When I was doing research for this trip, two things about this restaurant caught my eye.
One, two reviewers on TripAdvisor had the highest praises for their “roasted Aso Beef on rice”. Aso Beef refers to wagyu cattle raised in Aso, Kumamoto. The first titled his review “I could die happily eating at this restaurant” and described it as being “heavenly delicious”. He went on to say that he “almost burst in happy tears after having [his] first bite of the beef”. 😆 The second reviewer wasn’t as colorful but she was equally impressed, describing it as “one of the best things [she has] ever eaten”. Taste is subjective so I usually take these reviews with a grain of salt, but when several people are so gushing in their reviews, you can’t help but take notice.
The second thing that caught my eye was something another reviewer said about their chicken. According to her, the “restaurant has a sign saying if you have tasted better fried chicken, then [the owner] will close down”. I know the restaurant issued that challenge in hyperbolic jest, but it’s a bold statement nonetheless and I was sold. I had to see what this chicken and Aso Beef were all about.
Best Fried Chicken in Kumamoto?
Warokuya is located by the river that cuts through Kurokawa Onsen town. I didn’t see the chicken sign outside but I did notice another sign that made my heart sink: “We are out of Aso Beef! Please try again in a few days.” Why Lord, why?! 😥
Thankfully, the chicken was still available so we went in anyway.
I had my heart set on the roasted Aso Beef on rice but it didn’t take me long to settle for this – horse meat curry and rice topped with pork cutlet for JPY 1,650. Kumamoto is one of a handful of prefectures in Japan known for farming horse meat. We had it a few times here at Kurokawa Onsen, in croquettes, as sashimi (basashi), and now cooked in a curry. It was delicious and reminiscent of beef.
Warokuya’s famous fried chicken. This set meal with five pieces of fried Higo Chicken goes for JPY 600. Livestock in Japan is branded after the area in which it was reared. This particular brand of chicken was raised in Higo province, one of Japan’s old provinces before the prefecture system was established.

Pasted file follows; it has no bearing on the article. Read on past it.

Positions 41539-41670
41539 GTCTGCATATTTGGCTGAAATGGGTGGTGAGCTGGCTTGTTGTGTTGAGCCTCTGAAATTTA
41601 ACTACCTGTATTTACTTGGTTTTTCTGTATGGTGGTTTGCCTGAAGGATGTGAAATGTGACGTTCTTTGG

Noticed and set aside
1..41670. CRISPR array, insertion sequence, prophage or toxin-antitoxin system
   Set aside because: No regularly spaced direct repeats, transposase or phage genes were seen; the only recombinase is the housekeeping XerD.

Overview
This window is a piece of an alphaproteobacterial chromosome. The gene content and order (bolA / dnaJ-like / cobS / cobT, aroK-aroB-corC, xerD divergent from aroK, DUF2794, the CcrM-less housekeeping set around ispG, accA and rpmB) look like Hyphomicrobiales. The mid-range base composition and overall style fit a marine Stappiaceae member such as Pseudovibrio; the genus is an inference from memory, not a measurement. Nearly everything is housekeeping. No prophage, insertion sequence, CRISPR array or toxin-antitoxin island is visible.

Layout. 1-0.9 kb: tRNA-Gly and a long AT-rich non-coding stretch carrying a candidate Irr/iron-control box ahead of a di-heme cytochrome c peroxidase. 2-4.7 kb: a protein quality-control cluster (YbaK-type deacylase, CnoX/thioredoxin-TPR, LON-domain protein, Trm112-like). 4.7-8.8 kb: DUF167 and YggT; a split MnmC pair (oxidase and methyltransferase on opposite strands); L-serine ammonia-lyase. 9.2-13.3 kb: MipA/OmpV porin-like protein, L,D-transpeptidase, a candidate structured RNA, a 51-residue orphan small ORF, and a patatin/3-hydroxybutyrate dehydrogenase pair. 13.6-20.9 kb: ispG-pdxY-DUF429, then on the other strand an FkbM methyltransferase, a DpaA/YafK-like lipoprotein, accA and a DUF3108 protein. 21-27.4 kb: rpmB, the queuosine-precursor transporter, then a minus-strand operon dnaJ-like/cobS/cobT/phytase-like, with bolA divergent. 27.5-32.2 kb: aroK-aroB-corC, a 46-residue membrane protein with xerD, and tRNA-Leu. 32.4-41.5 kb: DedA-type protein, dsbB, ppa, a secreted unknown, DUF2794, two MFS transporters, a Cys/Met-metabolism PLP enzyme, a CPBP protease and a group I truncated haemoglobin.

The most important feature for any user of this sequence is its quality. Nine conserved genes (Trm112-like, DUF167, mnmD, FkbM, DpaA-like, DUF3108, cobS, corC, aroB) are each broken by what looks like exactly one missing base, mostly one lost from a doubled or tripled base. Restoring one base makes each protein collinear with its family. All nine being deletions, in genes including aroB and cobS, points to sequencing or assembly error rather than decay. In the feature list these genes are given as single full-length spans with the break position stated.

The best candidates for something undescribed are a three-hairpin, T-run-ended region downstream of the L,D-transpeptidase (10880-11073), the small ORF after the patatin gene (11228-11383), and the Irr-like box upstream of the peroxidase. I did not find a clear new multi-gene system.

Prepared karaage-style, the chicken was delicious so I’m not surprised by the owner’s confidence in it. It was crunchy on the outside and oh so tender on the inside. I’m not sure if it’s the best chicken I’ve ever had but it was damn tasty.
Here we are washing the best chicken down with ice cold mugs of draft beer. Yes dude, that’s a beer.
By the way, for anyone who doesn’t understand hyperbole, the owner doesn’t really mean to close his restaurant if you don’t approve of his chicken. It’s just a colorful way of saying his chicken is the best, or at least he thinks it is. We all have our preferences so don’t go telling him to close shop if you don’t agree. 😆
Of course, we were disappointed not to try their roasted Aso Beef. We did have it at Iromomiji which is another restaurant in Kurokawa Onsen. It was delicious though I don’t know how well it stacks up to Warokuya’s version. The fact that Warokuya felt the need to post a sold-out sign outside spoke volumes. It seems to be a highly regarded dish in these parts so be sure to look for it should you ever find yourself in Kurokawa Onsen.
Like that TripAdvisor reviewer, you may just burst into “happy tears” after taking your first bite. 😉
Warokuya, Kurokawa Onsen, Kumamoto, Japan
6600-1 Manganji Kurogawa, Aso-gun, Minamioguni-machi, Kumamoto Prefecture
Tel: +81 967-44-0283
What we paid: Around JPY 1,500 each with drinks
HOW TO GET THERE:
Kurokawa is a tiny onsen town. You won’t have trouble finding anything. Warokuya is by the river that runs through the center of town.
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For travel tips to Kurokawa Onsen, check out our First-Timer’s Travel Guide to Kurokawa Onsen, Japan
JB and Renée are the Traveleaters behind Will Fly for Food, a travel blog for the gastronomically inclined. They enjoy experiencing food from different cultures so they’ve made it their mission to try every country’s national dish. Read more about them and their National Dish Quest here.